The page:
Losing their tempers, you better not lose your temper
Being late late, you better be on time
Watching or listening to things they shouldn’t, you better not watch or listen to anything compromising
2 Samuel 11 is probably one of the most familiar chapters in Scripture, because it recounts David’s sins with Bathsheba and Uriah. Something that really stands out to me is the way David’s decisions changed the trajectory of his entire life.
The last verse of 2 Samuel 10 says, “And when all the kings who were servants to Hadadezersaw that they were defeated by Israel, they made peace with Israel and served them. So the Syrians were afraid to help the people of Ammon anymore.”
This verse is significant not so much because of what it says, but because of what it represents. This is the pinnacle of both David’s reign and life. Everything will change after this. While David’s life was previously characterized by victories and triumphs, now it will be characterized by pain and loss. David spent much of the rest of his life moving from one horrible situation to the next.
Certain decisions change the course of our lives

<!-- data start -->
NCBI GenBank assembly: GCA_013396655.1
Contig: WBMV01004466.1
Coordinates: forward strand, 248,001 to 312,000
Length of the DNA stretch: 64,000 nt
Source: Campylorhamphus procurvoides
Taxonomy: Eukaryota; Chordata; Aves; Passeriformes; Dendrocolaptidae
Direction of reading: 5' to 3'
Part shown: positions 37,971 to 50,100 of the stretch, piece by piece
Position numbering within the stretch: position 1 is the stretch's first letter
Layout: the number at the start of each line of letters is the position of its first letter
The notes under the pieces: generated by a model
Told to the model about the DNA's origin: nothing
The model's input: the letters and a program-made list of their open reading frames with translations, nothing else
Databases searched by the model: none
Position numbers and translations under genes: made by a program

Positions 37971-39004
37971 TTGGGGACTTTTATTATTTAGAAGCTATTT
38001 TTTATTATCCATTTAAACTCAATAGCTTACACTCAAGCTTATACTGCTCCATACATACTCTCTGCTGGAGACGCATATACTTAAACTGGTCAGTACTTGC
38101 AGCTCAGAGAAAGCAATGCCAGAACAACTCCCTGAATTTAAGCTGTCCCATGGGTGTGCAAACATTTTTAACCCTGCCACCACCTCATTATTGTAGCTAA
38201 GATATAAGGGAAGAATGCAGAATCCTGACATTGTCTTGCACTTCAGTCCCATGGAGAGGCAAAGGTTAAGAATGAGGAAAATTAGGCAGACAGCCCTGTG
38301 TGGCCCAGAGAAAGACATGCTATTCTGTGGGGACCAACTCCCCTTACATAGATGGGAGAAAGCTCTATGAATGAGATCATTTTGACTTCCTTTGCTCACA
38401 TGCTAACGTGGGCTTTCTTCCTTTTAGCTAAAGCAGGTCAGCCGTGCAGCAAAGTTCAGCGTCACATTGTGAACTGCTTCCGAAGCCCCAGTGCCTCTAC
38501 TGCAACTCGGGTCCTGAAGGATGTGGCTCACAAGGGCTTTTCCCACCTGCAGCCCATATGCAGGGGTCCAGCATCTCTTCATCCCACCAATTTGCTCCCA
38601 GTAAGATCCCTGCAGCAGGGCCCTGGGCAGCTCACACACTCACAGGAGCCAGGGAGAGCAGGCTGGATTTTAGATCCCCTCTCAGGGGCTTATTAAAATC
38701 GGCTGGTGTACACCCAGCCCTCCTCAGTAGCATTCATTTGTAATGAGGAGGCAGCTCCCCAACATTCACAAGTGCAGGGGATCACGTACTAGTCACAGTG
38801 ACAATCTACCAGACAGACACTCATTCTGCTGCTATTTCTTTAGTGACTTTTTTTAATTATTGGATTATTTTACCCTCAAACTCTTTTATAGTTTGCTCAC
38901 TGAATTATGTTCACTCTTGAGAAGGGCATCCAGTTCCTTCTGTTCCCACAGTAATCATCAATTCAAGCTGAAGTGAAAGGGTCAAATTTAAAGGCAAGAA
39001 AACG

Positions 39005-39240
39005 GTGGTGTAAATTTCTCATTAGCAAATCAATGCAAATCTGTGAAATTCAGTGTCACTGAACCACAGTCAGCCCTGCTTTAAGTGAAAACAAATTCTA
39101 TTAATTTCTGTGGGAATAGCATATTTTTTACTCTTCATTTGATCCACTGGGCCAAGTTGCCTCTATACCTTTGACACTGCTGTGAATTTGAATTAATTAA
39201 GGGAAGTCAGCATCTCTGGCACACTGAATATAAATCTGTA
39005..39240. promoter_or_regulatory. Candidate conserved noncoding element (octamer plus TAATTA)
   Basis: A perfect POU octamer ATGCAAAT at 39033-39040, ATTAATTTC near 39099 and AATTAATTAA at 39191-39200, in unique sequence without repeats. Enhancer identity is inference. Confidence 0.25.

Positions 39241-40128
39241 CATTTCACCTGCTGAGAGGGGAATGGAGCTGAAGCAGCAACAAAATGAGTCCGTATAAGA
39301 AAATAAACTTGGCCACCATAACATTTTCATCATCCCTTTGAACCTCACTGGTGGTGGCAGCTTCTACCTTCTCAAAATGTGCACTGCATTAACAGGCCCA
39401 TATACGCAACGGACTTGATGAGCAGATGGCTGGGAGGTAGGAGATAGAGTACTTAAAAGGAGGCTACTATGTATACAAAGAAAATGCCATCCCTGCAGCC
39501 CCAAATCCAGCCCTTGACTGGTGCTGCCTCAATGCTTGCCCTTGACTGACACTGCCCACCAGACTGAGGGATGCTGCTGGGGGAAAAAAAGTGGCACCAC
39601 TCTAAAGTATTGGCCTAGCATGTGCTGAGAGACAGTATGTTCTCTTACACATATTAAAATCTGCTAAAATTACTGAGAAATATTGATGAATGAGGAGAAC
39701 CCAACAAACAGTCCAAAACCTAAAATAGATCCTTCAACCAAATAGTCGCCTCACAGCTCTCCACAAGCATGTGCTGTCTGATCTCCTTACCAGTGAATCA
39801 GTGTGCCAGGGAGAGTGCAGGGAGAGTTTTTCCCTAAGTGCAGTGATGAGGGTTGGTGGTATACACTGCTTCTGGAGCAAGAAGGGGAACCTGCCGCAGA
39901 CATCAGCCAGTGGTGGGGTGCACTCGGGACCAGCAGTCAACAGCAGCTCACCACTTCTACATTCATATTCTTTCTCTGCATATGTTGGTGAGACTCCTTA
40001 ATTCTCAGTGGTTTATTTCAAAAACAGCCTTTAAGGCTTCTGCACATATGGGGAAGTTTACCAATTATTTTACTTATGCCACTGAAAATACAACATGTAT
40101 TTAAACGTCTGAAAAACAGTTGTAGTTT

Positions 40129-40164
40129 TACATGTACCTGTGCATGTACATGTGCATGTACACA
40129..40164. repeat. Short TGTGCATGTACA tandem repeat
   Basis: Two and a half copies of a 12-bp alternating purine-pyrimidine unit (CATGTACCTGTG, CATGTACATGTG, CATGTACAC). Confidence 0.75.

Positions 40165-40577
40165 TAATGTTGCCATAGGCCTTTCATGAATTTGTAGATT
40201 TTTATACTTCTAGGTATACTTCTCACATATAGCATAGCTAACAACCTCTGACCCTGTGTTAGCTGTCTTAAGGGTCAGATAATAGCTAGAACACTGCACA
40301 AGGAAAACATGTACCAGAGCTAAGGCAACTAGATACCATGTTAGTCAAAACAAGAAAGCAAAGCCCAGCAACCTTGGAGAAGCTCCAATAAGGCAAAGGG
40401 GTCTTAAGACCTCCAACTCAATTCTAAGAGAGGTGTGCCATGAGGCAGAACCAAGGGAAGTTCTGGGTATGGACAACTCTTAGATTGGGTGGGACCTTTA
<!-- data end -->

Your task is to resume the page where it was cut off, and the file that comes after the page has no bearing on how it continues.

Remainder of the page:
Following David’s repentance Nathan told him, “The Lord also has put away your sin; you shall not die” (2 Sam 12:13b). This reveals that, yes, we can be forgiven. Yes, God might be gracious. But our lives on this side of heaven might never be the same.Continue reading Avoiding Painful Decisions
A previous post laid a foundation for understanding the Beatitudes. Then we considered the first two Beatitudes: spiritual poverty and spiritual hunger. The third, “Blessed are you who weep now, for you shall laugh” (Luke 6:21b) led to a discussion about grief over the sin around us. While we should be grieved by the sin around us, the more important issue is, do we grieve over our sin?
A love for God demands we grieve over our sin. The Amplified says, “Blessed are you who weep now [over your sins and repent].”
While I don’t want to minimize sinning, the truly important issue is how we respond when we sin. We’ve all seen people fall into one of two categories:
People who sin and couldn’t care less.
People who sin and are genuinely grieved and broken over what they’ve done.
The latter is “godly sorrow [that] produces repentance” versus “worldly sorrow [that] produces death” (2 Cor 7:10). This is the grief Jesus said leads to blessing: “You shall laugh.”Continue reading Do we grieve over our sin?
This is one of the most important questions we can ever ask. This is why 2 Corinthians 13:5 commands us: “Examine yourselves as to whether you are in the faith. Test yourselves.”
In Matthew 7:21-23 Jesus made it clear many people are deceived about their salvation: